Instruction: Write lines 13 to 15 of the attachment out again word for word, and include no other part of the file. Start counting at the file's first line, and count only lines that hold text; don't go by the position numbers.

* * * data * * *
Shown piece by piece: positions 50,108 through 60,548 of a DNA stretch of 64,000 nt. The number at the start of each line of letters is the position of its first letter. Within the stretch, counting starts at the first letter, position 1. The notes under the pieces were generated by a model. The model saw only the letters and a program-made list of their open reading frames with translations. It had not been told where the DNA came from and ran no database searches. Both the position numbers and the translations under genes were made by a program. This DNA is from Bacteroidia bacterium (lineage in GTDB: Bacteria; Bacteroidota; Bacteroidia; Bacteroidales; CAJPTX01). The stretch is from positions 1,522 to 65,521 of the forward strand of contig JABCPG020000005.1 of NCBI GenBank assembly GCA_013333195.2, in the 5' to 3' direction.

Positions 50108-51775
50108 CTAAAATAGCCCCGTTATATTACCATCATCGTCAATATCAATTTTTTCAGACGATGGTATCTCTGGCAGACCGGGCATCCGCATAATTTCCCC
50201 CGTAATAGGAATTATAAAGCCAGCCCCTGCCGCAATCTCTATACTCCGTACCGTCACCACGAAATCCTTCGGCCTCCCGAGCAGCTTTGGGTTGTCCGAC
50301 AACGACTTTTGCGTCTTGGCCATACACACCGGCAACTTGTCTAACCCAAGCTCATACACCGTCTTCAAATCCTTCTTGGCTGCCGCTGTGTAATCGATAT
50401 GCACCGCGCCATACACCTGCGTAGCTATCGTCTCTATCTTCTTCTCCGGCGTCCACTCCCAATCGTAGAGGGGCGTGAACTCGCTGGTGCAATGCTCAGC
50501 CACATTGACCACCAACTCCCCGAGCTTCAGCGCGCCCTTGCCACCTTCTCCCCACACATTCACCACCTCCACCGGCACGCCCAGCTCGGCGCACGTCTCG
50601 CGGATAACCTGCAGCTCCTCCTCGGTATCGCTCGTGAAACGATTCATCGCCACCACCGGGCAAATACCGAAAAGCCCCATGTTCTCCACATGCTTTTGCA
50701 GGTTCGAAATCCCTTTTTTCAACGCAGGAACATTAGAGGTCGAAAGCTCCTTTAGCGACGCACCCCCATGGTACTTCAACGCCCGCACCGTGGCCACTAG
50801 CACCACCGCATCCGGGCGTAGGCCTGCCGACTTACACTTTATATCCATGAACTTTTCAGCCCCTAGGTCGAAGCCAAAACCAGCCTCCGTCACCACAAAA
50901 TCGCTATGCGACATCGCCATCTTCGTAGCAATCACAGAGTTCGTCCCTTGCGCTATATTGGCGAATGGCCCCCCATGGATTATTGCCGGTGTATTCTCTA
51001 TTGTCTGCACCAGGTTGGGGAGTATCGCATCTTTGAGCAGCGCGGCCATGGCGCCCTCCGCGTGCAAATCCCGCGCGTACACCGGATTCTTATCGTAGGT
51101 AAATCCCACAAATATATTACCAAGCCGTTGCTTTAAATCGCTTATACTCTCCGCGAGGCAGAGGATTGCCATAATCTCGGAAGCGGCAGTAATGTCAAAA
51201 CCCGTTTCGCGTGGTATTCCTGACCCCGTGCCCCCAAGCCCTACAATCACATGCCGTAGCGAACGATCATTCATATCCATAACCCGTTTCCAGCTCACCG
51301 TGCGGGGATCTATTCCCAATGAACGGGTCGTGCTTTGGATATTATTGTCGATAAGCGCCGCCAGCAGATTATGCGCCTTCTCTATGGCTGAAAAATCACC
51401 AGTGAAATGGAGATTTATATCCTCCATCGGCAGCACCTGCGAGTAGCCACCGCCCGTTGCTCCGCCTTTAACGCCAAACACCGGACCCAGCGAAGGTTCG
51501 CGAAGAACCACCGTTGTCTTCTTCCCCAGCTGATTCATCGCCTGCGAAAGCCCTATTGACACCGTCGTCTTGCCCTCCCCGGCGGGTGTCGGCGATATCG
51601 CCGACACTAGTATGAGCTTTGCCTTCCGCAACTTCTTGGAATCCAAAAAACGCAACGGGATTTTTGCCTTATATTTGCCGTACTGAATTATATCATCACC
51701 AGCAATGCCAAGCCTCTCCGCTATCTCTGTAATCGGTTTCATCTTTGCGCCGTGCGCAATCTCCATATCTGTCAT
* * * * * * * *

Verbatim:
51101 AAATCCCACAAATATATTACCAAGCCGTTGCTTTAAATCGCTTATACTCTCCGCGAGGCAGAGGATTGCCATAATCTCGGAAGCGGCAGTAATGTCAAAA
51201 CCCGTTTCGCGTGGTATTCCTGACCCCGTGCCCCCAAGCCCTACAATCACATGCCGTAGCGAACGATCATTCATATCCATAACCCGTTTCCAGCTCACCG
51301 TGCGGGGATCTATTCCCAATGAACGGGTCGTGCTTTGGATATTATTGTCGATAAGCGCCGCCAGCAGATTATGCGCCTTCTCTATGGCTGAAAAATCACC